Office of Emergency Management highlights suspicious package protocol

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There have been recent suspicious package incidents in Connecticut so students at the University of Connecticut have been told to look. (Eric Wang/The Daily Campus)

There have been recent suspicious package incidents in Connecticut so students at the University of Connecticut have been told to look. (Eric Wang/The Daily Campus)

Due to recent suspicious package/white powder incidents throughout the state and country, the University of Connecticut Office of Emergency Management is reminding students to look out for suspicious packages and envelopes on UConn campuses.

“There were some recent suspicious package incidents in Connecticut as well as at other locations in the U.S.,” OEM Director William Shea said. “We saw this as a good opportunity with the start of a new academic year to remind students, staff and faculty of the procedures and protocol for a suspicious package, as well as highlighting the information for new incoming students.”

A suspicious object may come in the form of a package or envelope, according to the OEM website. Potential suspicious packages or envelopes are those that are rigid or bulky or have excessive tape/string and those with suspicious leaks, stains or powdered substances on them.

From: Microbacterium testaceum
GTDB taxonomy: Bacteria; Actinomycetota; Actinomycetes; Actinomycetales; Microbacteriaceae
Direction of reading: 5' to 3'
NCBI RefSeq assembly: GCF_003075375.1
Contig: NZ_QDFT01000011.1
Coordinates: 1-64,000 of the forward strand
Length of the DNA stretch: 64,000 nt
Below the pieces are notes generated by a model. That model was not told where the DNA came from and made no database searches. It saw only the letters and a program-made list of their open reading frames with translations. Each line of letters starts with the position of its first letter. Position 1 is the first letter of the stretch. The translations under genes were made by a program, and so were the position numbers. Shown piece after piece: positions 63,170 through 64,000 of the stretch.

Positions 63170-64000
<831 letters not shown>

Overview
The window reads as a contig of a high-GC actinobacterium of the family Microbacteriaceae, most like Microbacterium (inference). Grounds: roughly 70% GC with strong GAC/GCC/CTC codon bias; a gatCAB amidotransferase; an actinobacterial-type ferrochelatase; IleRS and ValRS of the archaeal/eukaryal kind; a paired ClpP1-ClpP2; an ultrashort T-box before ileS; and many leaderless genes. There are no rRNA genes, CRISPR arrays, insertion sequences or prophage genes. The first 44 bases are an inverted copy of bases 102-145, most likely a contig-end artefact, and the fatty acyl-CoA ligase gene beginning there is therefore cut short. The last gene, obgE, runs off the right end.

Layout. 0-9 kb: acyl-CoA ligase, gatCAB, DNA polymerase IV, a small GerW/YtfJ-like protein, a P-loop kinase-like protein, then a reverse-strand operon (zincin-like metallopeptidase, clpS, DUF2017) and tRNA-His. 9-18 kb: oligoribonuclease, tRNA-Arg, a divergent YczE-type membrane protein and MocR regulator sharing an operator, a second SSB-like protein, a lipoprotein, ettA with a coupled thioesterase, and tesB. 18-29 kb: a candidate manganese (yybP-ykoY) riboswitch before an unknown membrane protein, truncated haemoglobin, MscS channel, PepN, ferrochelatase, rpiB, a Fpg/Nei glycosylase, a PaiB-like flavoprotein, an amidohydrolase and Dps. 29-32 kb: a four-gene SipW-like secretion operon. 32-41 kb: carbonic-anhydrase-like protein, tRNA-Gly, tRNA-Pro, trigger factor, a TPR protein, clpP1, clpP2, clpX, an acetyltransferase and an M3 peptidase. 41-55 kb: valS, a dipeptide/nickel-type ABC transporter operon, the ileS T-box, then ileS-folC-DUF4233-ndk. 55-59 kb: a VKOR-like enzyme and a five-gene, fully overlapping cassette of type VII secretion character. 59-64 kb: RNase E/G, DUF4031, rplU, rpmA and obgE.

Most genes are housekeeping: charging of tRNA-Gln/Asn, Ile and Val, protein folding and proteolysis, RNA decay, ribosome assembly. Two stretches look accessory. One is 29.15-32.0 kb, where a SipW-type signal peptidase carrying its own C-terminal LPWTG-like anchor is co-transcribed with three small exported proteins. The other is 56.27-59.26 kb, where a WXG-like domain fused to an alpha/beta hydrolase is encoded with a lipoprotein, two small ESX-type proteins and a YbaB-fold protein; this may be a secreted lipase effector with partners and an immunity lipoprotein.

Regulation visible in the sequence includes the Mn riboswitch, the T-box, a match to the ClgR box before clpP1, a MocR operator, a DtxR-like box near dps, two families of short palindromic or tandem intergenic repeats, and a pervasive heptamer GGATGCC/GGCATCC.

Packages or envelopes with poor handwriting, misspells or improper addresses are also cause for concern, the website said, along with those that have excessive postage, no postage or a strange or no return address.

If one finds a suspicious package or envelope, one should not touch, move or alter the object and should leave the immediate area and call 911, according to the website.

If one comes in contact with a suspicious package or envelope, he or she needs to thoroughly wash his or her hands with warm soap and water and ask another person to call 911 if possible, the website says.

“If you are already handling a suspicious package, gently put it down in a secluded area and step away,” the website says. “Always notify emergency personnel about your possible exposure. If a hazardous material is found in the package, emergency personnel will only be able to treat you if they are made aware.”

There have not been any suspicious packages reported at any UConn campus or associated with UConn, but there have been some recently in Connecticut and the United States, Shea said.

A state police bomb squad and other authorities were called to an Old Saybrook building after a series of white powder packages and threatening communications were reported in early September, according to the Hartford Courant. No one has been injured or gotten ill from the packages thus far.

It is alleged that many of the suspicious packages were mailed by an individual who has been in federal custody since his arrest for alleged violations of his supervised release on Sept. 5, U.S. Attorney John Durham said in a statement.

“Through the course of the investigation, investigators have seized unmailed letters, notified numerous potential recipients of letters and successfully removed some letters from the mail stream prior to their delivery,” Durham said. “However, letters continue to arrive in various locations.”

In light of the Old Saybrook incident and other similar incidents, the OEM wanted to re-engage with students, faculty and staff and make them aware of the policies and procedures that UConn already has in place, Shea said.


Gabriella DeBenedictis is a staff writer for The Daily Campus. She can be reached via email at gabriella.debenedictis@uconn.edu.

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